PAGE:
State directive leading to poor planning
From previous letters in this space, readers may be aware of ill-conceived plans for a widely unpopular housing project here in Los Alamos. It involves as many as 13 dwellings on a relatively small plot with poor road access and traffic hazards.
Sacramento is requiring our county to add 25,000 new housing units this decade. The size and speed of the directive contributes to flawed planning and siting decisions.
Planning & Development and Public Works aim to issue permits here that would cause harm to the well-being of nearby residents and to the wider community. They would also result in increased risk of injury from traffic-related accidents.
Taking refuge in technicalities, planners expect to avoid a traffic study and environmental review. Instead of applying actual knowledge of the traffic realities here, they intend to side-step a study by resorting to general handbook formulas.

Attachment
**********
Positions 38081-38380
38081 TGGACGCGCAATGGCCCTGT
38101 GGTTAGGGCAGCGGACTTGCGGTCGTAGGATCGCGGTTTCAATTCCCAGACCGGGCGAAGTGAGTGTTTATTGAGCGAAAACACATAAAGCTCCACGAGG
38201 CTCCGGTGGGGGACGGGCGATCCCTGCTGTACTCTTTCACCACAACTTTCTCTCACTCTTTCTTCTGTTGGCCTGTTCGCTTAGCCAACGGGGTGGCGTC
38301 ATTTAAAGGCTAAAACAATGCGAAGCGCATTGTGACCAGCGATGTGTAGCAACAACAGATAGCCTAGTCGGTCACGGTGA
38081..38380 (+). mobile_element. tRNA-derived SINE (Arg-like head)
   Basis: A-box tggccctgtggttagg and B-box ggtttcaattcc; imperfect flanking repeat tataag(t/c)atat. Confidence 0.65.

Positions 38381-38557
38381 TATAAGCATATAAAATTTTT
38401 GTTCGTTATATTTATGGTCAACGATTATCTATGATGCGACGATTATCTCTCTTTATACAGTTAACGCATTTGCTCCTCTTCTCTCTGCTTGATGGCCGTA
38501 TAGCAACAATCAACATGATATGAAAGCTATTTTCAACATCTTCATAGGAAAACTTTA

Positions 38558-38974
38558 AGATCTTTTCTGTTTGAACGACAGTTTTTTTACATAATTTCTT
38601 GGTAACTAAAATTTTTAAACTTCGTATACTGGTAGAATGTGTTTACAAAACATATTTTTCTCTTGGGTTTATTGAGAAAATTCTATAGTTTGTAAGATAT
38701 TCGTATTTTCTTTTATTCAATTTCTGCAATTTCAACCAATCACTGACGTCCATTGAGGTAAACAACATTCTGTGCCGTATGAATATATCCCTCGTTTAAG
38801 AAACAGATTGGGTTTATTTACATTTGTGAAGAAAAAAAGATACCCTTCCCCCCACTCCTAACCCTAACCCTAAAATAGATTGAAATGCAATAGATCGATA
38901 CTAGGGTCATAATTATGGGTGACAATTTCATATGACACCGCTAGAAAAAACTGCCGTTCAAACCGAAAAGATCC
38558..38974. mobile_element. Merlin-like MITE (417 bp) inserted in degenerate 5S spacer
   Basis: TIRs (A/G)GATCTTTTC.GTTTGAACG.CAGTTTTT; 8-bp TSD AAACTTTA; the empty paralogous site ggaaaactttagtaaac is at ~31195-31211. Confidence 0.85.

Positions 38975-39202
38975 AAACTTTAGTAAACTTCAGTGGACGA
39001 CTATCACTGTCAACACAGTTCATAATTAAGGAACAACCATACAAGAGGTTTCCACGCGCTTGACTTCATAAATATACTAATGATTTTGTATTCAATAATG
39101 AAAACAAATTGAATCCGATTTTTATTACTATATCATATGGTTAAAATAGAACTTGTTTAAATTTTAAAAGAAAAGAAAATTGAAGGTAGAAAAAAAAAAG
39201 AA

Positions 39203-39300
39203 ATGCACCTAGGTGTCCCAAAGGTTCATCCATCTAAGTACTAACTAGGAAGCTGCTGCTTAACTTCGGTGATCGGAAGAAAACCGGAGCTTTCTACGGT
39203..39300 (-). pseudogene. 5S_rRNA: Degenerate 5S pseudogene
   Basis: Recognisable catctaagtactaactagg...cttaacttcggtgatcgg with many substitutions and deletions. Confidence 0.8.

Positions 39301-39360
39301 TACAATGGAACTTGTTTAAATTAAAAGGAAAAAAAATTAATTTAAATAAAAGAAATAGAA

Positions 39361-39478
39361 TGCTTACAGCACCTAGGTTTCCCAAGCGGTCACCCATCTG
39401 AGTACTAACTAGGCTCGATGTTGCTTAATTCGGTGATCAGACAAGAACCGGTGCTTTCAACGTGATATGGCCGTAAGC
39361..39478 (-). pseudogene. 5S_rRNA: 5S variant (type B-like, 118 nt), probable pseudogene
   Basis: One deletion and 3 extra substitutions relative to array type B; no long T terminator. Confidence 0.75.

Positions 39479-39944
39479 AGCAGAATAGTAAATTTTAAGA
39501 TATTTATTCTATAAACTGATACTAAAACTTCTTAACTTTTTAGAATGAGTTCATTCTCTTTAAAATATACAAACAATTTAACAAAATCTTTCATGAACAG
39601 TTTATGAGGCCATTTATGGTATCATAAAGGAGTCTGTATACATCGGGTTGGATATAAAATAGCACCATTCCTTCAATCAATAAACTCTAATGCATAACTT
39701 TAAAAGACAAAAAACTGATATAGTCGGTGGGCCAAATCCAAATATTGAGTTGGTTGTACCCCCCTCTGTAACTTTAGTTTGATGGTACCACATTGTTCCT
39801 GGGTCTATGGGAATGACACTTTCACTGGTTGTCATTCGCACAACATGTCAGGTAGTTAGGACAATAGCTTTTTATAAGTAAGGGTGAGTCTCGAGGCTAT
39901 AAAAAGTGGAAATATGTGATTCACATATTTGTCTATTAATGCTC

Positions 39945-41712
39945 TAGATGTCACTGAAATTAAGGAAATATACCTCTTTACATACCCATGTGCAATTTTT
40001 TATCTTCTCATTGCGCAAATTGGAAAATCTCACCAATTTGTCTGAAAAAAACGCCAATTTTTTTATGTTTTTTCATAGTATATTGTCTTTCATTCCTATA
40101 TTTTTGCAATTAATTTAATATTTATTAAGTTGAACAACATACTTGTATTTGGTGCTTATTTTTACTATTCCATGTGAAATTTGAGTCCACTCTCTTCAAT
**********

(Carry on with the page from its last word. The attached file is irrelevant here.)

To move this project forward also requires the suspension of intellectual honesty. In estimating traffic volumes, a loophole allows planners to ignore the existence of half of the dwellings to be built and of all the vehicles associated with them.
Further, with regard to the dangers posed by a one-lane bottleneck that would see substantially increased traffic, the Transportation Planning Supervisor unapologetically claims that the county would not be legally liable for any resulting accidents or injuries.
Lastly, Planning & Development is trying to minimize awareness of the depth and range of discontent with the plan. It has decided not to include, in the public report and record, some comment letters that were sent to a range of officials by community residents.
As a homeowner and board member of our street association, I have expressed views critical of some of these actions. Planners were not pleased. This led to asking for my resignation from the Los Alamos Planning Advisory Committee.
The county has the power to make decisions that affect our lives. Planners ought to be candid, aware of consequences of their actions, and seek and respect input from local residents who must live with the results. If they did, we would have better outcomes.